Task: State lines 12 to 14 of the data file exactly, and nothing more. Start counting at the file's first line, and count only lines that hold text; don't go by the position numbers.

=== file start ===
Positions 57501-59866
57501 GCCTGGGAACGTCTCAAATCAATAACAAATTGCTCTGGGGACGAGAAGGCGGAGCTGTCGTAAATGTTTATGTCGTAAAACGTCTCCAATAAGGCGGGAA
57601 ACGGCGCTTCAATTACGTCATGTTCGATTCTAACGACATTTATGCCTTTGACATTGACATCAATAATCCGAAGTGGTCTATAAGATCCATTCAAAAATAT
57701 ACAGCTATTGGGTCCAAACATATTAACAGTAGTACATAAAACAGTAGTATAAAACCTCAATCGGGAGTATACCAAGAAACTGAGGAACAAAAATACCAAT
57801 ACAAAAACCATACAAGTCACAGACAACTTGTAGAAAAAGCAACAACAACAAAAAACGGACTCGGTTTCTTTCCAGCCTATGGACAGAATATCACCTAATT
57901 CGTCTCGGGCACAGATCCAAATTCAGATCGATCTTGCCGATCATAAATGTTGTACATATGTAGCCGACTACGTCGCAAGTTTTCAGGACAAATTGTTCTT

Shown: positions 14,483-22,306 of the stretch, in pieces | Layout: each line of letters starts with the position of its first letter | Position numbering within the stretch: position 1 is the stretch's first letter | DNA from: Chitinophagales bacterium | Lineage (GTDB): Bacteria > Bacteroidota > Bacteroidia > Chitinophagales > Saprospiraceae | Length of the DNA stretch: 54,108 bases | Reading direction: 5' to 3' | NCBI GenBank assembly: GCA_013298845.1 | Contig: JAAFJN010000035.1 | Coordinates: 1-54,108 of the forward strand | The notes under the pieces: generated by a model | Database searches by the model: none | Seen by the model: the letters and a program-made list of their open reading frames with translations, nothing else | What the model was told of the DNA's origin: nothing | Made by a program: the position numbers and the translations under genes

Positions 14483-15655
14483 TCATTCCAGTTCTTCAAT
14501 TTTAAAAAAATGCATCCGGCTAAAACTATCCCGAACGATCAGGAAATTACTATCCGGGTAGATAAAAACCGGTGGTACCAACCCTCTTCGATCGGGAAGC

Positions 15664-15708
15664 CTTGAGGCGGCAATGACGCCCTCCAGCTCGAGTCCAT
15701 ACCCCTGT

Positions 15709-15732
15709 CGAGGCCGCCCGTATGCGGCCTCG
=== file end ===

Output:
15664 CTTGAGGCGGCAATGACGCCCTCCAGCTCGAGTCCAT
15701 ACCCCTGT

Positions 15709-15732